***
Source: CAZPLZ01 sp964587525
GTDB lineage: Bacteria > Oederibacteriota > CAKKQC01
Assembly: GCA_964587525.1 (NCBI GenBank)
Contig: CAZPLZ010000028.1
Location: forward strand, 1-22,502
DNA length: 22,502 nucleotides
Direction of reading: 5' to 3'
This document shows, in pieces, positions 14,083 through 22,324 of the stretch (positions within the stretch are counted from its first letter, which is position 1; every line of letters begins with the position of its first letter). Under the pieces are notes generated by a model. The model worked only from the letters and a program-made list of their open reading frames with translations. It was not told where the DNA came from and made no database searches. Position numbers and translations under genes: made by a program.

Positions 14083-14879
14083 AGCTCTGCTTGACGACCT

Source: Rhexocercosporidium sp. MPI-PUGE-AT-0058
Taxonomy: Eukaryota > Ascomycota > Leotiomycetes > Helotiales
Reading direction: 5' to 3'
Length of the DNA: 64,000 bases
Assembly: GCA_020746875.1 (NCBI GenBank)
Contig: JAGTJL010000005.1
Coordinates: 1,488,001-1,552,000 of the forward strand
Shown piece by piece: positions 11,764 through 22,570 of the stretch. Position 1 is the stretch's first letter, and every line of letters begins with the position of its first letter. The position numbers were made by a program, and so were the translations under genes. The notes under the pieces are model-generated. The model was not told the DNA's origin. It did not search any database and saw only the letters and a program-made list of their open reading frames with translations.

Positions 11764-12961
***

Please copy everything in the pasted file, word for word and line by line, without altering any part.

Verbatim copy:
Source: CAZPLZ01 sp964587525
GTDB lineage: Bacteria > Oederibacteriota > CAKKQC01
Assembly: GCA_964587525.1 (NCBI GenBank)
Contig: CAZPLZ010000028.1
Location: forward strand, 1-22,502
DNA length: 22,502 nucleotides
Direction of reading: 5' to 3'
This document shows, in pieces, positions 14,083 through 22,324 of the stretch (positions within the stretch are counted from its first letter, which is position 1; every line of letters begins with the position of its first letter). Under the pieces are notes generated by a model. The model worked only from the letters and a program-made list of their open reading frames with translations. It was not told where the DNA came from and made no database searches. Position numbers and translations under genes: made by a program.

Positions 14083-14879
14083 AGCTCTGCTTGACGACCT

Source: Rhexocercosporidium sp. MPI-PUGE-AT-0058
Taxonomy: Eukaryota > Ascomycota > Leotiomycetes > Helotiales
Reading direction: 5' to 3'
Length of the DNA: 64,000 bases
Assembly: GCA_020746875.1 (NCBI GenBank)
Contig: JAGTJL010000005.1
Coordinates: 1,488,001-1,552,000 of the forward strand
Shown piece by piece: positions 11,764 through 22,570 of the stretch. Position 1 is the stretch's first letter, and every line of letters begins with the position of its first letter. The position numbers were made by a program, and so were the translations under genes. The notes under the pieces are model-generated. The model was not told the DNA's origin. It did not search any database and saw only the letters and a program-made list of their open reading frames with translations.

Positions 11764-12961